Don't Drink The Kool-Aid

With terrorism at the forefront of public consciousness, it is easy to let civil liberties slip off the radar. This is unfortunate, if we learned anything from the classic psychology experiments, it was that unchecked power and authority can lead to terrible evils. The findings of the classic psychology experiments of Zimbardo and Milgram have been demonstrated in the real world time and again. From Hitler and Stalin to North Korea, Abu Ghraib and the cult members who drank the Kool-Aid, one lesson resounds, where unchecked power resides, indescribable evil can arise.


All of the above have one thing in common. Rights you and me hold dear were relinquished or taken. Whether subjugation comes through design or by accident is to some extent irrelevant, once we cede our rights we are one step closer to a darker future.

Americans are currently battling CISPA whilst Brits are facing the Communications Data Bill, both of which threaten basic freedoms, if not immediately then without doubt if a more extremist government took power.

One right that still remains in the US and the UK is the right to film police officers, despite what British police officers will tell you. The following video tells the story of one woman's fight to retain this right for all of us, her tale brings many valuable lessons.

If you are in the UK you may wish to remember the following quote:

“Under Section 58A of the Terrorism Act you can only stop me filming you if you have reasonable suspicion to believe I am a terrorist", the Metropolitan Police's own guidelines in fact go even further - "An arrest would only be lawful if an arresting officer had a reasonable suspicion that the photographs were being taken in order to provide practical assistance to a person committing or preparing an act of terrorism".

If you are ever in an unfortunate situation where you feel you must record an injustice, you would be well placed to have installed the ACLU-NJ app (or the NYCLU app for NYC residents) which will secretly upload video you record on your phone with the app directly to the ACLU's servers, so even if your phone is stamped on or your memory card is wiped, your evidence will be safely stored in the cloud with the ACLU, for you (and your lawyer) to access, if the need arises.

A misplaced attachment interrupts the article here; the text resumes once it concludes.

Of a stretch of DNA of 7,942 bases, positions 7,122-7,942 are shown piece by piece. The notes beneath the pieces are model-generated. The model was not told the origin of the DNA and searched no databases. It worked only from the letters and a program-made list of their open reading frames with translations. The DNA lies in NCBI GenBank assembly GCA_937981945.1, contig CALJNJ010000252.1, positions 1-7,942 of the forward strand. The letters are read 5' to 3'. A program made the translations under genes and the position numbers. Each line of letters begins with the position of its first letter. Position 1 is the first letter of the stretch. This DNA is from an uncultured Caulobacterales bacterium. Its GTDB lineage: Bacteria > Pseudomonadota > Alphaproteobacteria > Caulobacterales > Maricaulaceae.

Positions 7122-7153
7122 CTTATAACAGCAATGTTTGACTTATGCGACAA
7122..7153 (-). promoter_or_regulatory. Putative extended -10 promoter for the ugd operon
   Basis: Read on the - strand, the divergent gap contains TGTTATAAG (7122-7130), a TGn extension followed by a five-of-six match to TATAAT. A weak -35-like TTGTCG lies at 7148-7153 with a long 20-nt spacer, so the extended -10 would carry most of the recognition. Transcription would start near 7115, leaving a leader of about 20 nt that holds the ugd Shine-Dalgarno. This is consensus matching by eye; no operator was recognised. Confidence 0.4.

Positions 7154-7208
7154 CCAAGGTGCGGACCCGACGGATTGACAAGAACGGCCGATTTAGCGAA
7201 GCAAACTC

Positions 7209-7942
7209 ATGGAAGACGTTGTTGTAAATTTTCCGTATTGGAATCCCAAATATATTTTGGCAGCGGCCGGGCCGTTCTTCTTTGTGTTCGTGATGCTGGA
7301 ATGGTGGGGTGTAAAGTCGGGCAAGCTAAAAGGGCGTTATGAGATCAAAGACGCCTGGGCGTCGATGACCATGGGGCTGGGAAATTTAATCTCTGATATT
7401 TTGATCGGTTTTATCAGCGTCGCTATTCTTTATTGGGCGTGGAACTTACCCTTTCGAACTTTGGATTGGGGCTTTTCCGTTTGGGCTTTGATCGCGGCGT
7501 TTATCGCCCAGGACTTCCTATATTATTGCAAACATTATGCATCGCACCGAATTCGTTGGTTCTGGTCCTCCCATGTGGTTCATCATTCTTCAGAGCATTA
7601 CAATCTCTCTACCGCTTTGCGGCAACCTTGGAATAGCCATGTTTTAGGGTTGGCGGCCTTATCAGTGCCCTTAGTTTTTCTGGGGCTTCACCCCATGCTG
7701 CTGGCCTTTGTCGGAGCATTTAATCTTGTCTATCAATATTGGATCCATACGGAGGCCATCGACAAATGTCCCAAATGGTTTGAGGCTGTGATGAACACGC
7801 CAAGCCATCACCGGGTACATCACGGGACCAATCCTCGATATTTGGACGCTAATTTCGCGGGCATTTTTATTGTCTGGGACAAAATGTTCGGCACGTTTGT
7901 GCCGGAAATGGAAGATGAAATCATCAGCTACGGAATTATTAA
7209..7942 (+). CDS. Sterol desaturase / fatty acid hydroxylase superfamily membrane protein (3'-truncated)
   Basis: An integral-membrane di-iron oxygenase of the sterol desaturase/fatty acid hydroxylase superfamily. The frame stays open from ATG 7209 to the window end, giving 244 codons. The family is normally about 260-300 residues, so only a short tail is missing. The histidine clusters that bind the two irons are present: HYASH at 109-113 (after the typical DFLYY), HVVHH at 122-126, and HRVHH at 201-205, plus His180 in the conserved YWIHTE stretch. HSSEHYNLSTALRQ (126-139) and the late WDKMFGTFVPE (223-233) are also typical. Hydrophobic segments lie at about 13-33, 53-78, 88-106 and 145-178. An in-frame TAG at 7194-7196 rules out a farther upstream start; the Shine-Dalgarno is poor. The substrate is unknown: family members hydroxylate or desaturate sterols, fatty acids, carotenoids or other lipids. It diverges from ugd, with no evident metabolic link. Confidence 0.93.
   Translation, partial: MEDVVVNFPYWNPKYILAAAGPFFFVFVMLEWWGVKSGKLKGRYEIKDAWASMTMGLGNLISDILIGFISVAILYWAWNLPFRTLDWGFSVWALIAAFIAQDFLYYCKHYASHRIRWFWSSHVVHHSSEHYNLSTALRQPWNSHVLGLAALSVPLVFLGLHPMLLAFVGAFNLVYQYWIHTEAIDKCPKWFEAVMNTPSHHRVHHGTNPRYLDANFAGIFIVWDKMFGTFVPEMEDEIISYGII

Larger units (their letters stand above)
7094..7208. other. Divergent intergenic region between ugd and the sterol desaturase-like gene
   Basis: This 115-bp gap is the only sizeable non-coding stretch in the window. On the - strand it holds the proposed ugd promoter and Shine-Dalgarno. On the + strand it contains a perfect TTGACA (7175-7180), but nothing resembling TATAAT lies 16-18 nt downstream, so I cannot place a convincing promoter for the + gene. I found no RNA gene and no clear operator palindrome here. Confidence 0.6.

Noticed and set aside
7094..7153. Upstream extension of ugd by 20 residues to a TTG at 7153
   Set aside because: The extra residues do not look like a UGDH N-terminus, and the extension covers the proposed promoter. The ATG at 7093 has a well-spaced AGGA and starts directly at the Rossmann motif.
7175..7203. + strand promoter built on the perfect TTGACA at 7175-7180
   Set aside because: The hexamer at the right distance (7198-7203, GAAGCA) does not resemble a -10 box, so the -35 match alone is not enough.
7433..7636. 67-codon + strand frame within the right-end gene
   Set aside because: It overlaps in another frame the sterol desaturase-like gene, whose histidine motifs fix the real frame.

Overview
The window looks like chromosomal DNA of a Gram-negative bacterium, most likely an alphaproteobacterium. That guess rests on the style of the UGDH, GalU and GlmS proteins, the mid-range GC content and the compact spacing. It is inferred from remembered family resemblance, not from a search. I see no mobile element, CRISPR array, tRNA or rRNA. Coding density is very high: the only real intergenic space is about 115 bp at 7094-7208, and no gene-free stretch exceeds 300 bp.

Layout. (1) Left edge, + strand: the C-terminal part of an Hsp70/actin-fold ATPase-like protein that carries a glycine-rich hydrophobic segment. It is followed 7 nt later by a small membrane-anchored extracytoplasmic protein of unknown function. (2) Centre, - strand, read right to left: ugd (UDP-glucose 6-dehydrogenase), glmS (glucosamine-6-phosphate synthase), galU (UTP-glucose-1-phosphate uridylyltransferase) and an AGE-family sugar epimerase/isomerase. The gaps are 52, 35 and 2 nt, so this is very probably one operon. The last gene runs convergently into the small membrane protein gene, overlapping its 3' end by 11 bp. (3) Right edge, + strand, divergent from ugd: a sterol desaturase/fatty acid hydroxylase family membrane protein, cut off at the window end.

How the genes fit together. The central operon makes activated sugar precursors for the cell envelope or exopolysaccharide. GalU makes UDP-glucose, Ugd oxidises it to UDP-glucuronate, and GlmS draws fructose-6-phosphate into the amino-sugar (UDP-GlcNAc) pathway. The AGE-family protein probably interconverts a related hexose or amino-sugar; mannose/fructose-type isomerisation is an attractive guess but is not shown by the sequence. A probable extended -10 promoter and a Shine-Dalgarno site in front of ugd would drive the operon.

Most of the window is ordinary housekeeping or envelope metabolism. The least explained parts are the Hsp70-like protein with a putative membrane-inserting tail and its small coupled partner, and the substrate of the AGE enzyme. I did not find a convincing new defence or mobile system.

Simple rights, are rights we should fight for. Giving them up is letting the terrorists win.

Image Credit: Act of Terror Documentary 

LinkedIn meets Tinder in this mindful networking app

Swipe right to make the connections that could change your career.

Getty Images
Sponsored
Swipe right. Match. Meet over coffee or set up a call.

No, we aren't talking about Tinder. Introducing Shapr, a free app that helps people with synergistic professional goals and skill sets easily meet and collaborate.

Keep reading Show less

4 reasons Martin Luther King, Jr. fought for universal basic income

In his final years, Martin Luther King, Jr. become increasingly focused on the problem of poverty in America.

(Photo by J. Wilds/Keystone/Getty Images)
Politics & Current Affairs
  • Despite being widely known for his leadership role in the American civil rights movement, Martin Luther King, Jr. also played a central role in organizing the Poor People's Campaign of 1968.
  • The campaign was one of the first to demand a guaranteed income for all poor families in America.
  • Today, the idea of a universal basic income is increasingly popular, and King's arguments in support of the policy still make a good case some 50 years later.
Keep reading Show less

A world map of Virgin Mary apparitions

She met mere mortals with and without the Vatican's approval.

Strange Maps
  • For centuries, the Virgin Mary has appeared to the faithful, requesting devotion and promising comfort.
  • These maps show the geography of Marian apparitions – the handful approved by the Vatican, and many others.
  • Historically, Europe is where most apparitions have been reported, but the U.S. is pretty fertile ground too.
Keep reading Show less

Why I wear my life on my skin

For Damien Echols, tattoos are part of his existential armor.

Videos
  • In prison Damien Echols was known by his number SK931, not his name, and had his hair sheared off. Stripped of his identity, the only thing he had left was his skin.
  • This is why he began tattooing things that are meaningful to him — to carry a "suit of armor" made up the images of the people and objects that have significance to him, from his friends to talismans.
  • Echols believes that all places are imbued with divinity: "If you interact with New York City as if there's an intelligence behind... then it will behave towards you the same way."
Keep reading Show less